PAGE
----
Yes of course you can. You can do anything you like, as long as you know what's going to happen.

    1. Adjust shutter speed. Too slow - get blur. Too fast - you will hit your max flash sync speed (1/125 - 1/500 depending on which camera you have). This is the major limitation with flash photography in daylight. All Canons and some Nikons (D2h) are able to shoot in FP mode at even higher shutter speeds but then you lose flash power output. If you are using studio flash, or any other brand - forget it.

    2. Adjust aperture - will affect your depth of field.

    3. Adjust ISO - not sure why you would want to do this in bright sunlight. You would want the ISO to be as low as possible because you are already struggling with high shutter speeds. This is an unsung reason why Canon's ISO 100 is an advantage. If you use ISO 200, you will hit the max flash sync speed a lot earlier.

  14. #14

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    Thanks "amphibius" (wonder if you have scales or fins? )

    I am not a "flash" shooter. Thankfully, for my holiday snapshots for situations like these, my Leica Minilux can usually cope with it! Not fantastic, but OK. But I did learn something from your discourse.

    I shoot only film, and only black & white. In the old days, before technology makes things simple (or complicated?), there is a very simple way to contract contrast by simply adjusting exposure, and reducing or lengthening film development. Works all the time! Actually I still practice this. Meter for the shadows (in this case the person) and develop for the highlights (the background). Or course a lot harder when one use a roll film.

    BTW, I think that it is not easy to check for flare and halation from the viewfinder in the usual way people use the viewfinder. Flare and halation are easier to check when one use the depth of field preview with the lens stopped down. Then you will ask, "hey where did that blob come from?"

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    If you want to take your photography to the next level, I highly recommend this book: Secrets of Lighting on Location by Bob Krist. Krist is a National Geographic photographer. This book details many situations and how he approaches the lighting problem and his solution. He is incredibly creative with his solutions and manages to pull off the effect that he wants convincingly.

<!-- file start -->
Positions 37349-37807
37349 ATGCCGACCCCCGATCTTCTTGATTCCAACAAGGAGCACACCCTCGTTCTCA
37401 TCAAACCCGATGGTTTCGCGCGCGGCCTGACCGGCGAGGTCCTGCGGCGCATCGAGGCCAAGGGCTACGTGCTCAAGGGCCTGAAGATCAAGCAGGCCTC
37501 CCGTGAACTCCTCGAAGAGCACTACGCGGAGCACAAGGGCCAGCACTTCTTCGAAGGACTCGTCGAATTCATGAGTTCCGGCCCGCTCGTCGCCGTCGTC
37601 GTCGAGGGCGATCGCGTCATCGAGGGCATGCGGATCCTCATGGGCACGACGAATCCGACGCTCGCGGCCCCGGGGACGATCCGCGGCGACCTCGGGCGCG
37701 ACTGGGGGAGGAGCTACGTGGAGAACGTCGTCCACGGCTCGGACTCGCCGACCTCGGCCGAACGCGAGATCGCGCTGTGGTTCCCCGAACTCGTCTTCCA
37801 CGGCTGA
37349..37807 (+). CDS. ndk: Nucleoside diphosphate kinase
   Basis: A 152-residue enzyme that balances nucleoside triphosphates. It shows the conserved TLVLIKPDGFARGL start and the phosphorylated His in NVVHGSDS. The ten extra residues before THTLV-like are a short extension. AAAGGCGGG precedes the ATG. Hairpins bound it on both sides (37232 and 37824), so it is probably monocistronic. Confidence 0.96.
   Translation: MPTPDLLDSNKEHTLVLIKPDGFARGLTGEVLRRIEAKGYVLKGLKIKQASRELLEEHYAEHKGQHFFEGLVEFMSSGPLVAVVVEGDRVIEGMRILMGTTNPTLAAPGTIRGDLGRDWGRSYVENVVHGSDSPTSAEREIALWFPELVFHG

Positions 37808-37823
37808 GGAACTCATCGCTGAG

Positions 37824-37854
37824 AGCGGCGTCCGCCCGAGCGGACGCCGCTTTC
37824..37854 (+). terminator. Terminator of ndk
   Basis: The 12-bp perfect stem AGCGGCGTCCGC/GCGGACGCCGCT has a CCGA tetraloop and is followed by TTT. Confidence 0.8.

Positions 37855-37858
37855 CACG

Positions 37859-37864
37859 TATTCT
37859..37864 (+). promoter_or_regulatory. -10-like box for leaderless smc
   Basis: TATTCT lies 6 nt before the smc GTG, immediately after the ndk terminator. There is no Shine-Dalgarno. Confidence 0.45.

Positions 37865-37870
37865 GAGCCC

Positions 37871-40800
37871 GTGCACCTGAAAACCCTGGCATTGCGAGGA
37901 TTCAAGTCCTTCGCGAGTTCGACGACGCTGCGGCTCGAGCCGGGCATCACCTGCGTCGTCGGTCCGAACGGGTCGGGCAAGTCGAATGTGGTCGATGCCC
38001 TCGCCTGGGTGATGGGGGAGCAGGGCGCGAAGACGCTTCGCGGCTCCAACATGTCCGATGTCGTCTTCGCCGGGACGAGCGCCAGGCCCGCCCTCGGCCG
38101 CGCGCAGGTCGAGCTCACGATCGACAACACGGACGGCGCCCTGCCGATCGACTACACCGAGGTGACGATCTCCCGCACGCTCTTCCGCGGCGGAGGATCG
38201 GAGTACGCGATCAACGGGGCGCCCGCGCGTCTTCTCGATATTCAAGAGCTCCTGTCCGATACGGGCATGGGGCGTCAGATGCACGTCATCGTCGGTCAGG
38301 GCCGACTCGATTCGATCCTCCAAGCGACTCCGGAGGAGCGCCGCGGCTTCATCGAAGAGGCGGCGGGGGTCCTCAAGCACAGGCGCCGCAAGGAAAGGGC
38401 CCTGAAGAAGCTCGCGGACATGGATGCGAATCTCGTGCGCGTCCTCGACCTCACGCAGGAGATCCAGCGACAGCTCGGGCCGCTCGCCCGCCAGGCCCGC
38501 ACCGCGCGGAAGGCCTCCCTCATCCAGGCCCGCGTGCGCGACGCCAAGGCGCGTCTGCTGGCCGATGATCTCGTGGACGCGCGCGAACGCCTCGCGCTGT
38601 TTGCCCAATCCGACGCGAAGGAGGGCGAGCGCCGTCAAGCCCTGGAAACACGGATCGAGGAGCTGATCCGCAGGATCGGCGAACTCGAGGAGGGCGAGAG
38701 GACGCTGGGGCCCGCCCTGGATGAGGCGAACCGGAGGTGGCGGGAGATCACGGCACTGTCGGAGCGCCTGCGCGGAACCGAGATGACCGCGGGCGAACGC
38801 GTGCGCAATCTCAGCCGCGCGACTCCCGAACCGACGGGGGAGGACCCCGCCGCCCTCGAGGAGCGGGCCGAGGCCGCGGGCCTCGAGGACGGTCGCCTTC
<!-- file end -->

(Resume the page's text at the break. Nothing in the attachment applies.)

Example: he was photographing a Japanese traditional hotel. The problem was, the models were only available in the afternoon, and he was assigned to take a romantic night shot of the hotel. So he put a flashbulb inside a lampshade with a flame gel filter (to simulate tungsten light), a few other strategically placed flashbulbs, got the models to lie in the bed, and then massively underexposed the scene and fired the flash. Result: underexposure makes the hotel interior look like night.

    Another example: he wanted to photograph a man jumping on a trampoline. The problem was, the sky was grey and featureless, and he could not come back another day. So he put tungsten balanced film in his camera, which he knew would turn the grey sky blue. Tungsten film would also give his subject an awful blue skin tone, so he put an orange filter on his flash to warm up the subject and bring his skin tone back to neutral. He selected a slowish shutter speed to expose the background properly, and then fired his flash at second curtain sync.

    Strongly encourage you to buy that book. I have MANY MANY books on photography but that one is the best.

  16. #16

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    Thanks for the very detailed explaination guys! i will try to digest the technical bits

    I am using the very basic F55 with kit lens & SB-22 speedlight *gulp* due to budget & my lvl of competency.

    I had the above problem when I was in sydney & trying to take photo of my wife with the bridge AND the sun in the background. Photo contrast lvl sucks cos I juz point n shoot